1. I think it might be helpful also to have a list of key precedents from AAT cases summarised with they key elements they got an outcome on in case people want to use these as part of their review application for justification.

Check out this AAT Quarterly report at

Also, check out his twitter feed if you’re a twit

And check out this awesome blog too:

  1. My question is why was I taken off self managed for $7500 and put on plan managed for $4000 as cost of manager is $970?? Whom I can’t find either n have rang ndia asking for light review.. Got more forms spoke again ..still waiting..son has had no appt.or help for over a month now we don’t have enough to do!! Single mum here with yr12 grad n 9 yrold help!!

ARRRGGH!!! I feel your pain! If you can get into the office and cry, that might help. I don’t really mean that. Wait, yes I do. I don’t know. Make sure they know how urgent this is and that your kids are missing out on services because they haven’t made this change yet. Make your request in writing, via email if you can as a follow up too.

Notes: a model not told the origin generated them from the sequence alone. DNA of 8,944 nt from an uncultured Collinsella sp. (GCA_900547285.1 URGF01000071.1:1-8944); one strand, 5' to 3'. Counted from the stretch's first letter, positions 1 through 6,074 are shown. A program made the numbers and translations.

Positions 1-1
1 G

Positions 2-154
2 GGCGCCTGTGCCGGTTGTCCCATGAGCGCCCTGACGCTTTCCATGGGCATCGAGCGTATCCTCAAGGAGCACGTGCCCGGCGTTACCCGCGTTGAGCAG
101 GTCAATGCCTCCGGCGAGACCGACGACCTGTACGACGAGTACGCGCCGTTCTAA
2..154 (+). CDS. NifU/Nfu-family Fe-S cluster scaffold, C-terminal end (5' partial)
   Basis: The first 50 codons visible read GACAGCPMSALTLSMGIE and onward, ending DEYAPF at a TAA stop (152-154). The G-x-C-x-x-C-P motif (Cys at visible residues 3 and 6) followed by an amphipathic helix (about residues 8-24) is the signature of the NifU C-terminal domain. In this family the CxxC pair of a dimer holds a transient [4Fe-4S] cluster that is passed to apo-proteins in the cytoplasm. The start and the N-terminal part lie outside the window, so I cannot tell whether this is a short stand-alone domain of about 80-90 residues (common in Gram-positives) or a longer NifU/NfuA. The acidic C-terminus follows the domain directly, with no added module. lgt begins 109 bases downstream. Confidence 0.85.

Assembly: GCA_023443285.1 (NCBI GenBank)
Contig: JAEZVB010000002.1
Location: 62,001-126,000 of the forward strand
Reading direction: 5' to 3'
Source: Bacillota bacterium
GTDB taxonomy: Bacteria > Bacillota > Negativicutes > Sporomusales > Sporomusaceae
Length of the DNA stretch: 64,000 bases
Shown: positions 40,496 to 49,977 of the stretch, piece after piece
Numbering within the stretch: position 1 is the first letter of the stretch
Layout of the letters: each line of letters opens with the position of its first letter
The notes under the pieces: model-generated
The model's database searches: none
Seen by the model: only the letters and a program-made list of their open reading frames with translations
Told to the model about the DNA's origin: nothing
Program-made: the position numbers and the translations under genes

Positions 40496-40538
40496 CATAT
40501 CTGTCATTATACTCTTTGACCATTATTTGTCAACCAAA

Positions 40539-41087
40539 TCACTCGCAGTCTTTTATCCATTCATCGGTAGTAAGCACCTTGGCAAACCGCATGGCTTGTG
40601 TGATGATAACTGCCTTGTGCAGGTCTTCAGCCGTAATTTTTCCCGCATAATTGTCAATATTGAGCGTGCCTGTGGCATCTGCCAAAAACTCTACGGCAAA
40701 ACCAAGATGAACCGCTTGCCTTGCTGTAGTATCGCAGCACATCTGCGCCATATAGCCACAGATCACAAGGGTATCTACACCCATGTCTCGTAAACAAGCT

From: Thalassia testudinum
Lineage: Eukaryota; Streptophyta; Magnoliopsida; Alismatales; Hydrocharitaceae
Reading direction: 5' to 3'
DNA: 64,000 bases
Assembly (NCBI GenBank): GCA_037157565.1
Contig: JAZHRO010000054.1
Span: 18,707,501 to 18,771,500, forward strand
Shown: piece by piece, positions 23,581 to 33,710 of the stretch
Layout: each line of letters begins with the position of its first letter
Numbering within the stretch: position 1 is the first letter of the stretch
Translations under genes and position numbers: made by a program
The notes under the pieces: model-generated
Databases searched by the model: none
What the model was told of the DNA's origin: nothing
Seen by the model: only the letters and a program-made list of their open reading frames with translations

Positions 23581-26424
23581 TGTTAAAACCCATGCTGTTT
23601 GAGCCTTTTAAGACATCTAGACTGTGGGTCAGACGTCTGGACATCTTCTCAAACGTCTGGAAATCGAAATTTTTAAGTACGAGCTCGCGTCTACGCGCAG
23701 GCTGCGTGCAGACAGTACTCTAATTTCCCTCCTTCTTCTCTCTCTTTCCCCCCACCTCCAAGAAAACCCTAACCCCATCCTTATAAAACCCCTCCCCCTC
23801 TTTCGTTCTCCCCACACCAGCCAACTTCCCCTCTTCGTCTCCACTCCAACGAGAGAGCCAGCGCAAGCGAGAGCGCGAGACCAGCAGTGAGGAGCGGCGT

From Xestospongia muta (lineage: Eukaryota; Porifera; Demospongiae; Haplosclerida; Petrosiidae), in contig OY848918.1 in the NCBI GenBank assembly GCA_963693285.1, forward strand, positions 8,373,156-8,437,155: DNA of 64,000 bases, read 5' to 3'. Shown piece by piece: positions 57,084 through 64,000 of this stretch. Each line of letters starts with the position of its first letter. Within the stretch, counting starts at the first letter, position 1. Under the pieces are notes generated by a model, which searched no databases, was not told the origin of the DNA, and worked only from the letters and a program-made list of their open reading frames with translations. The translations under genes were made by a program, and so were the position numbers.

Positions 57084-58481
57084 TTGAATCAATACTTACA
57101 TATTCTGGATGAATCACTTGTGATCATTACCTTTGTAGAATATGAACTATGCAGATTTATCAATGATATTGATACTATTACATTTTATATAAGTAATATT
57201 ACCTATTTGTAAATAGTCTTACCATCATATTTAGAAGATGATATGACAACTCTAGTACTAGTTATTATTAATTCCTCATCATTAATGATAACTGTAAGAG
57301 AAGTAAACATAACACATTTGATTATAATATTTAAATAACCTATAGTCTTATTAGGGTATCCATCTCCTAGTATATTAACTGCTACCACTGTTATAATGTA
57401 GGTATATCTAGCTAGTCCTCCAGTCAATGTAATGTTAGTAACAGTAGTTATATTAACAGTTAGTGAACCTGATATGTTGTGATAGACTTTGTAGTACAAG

1. A clear interpretation of the Review of Decisions Operational Guideline , specifically Sections 5.8, 5.9, 5.10. My interpretation is very different to the Planner’s they have advised that they do not have to provide written notice of the Review of Reviewable decision and they do not have to provide a statement of reasoning for the decision. Planner reviewed a plan made changes, verbally instructed the participant of the changes and declined the request to provide written notice statement with reasoning for the changes. Participant is not happy and does not have details of reasoning as planner spoke so fast details could not be documented. This is frequently happening in the Hunter one planner advised a colleague that they had received a directive not to acknowledge Review of a Reviewable decisions and to only put through unscheduled reviews.

Yuck. I’m not a lawyer though. The NDIS Act trumps the guidelines though. I’d be rereading The Act. I think they do need to provide a reason though. Maybe go above them and ask?

  1. This is what happened to me. I went to AAT for a review just to find that there was no paper trail and hence no decision made and could not pursue it any further through the system. I was left with another delay tactic which is to apply for another section 100 on the new plan.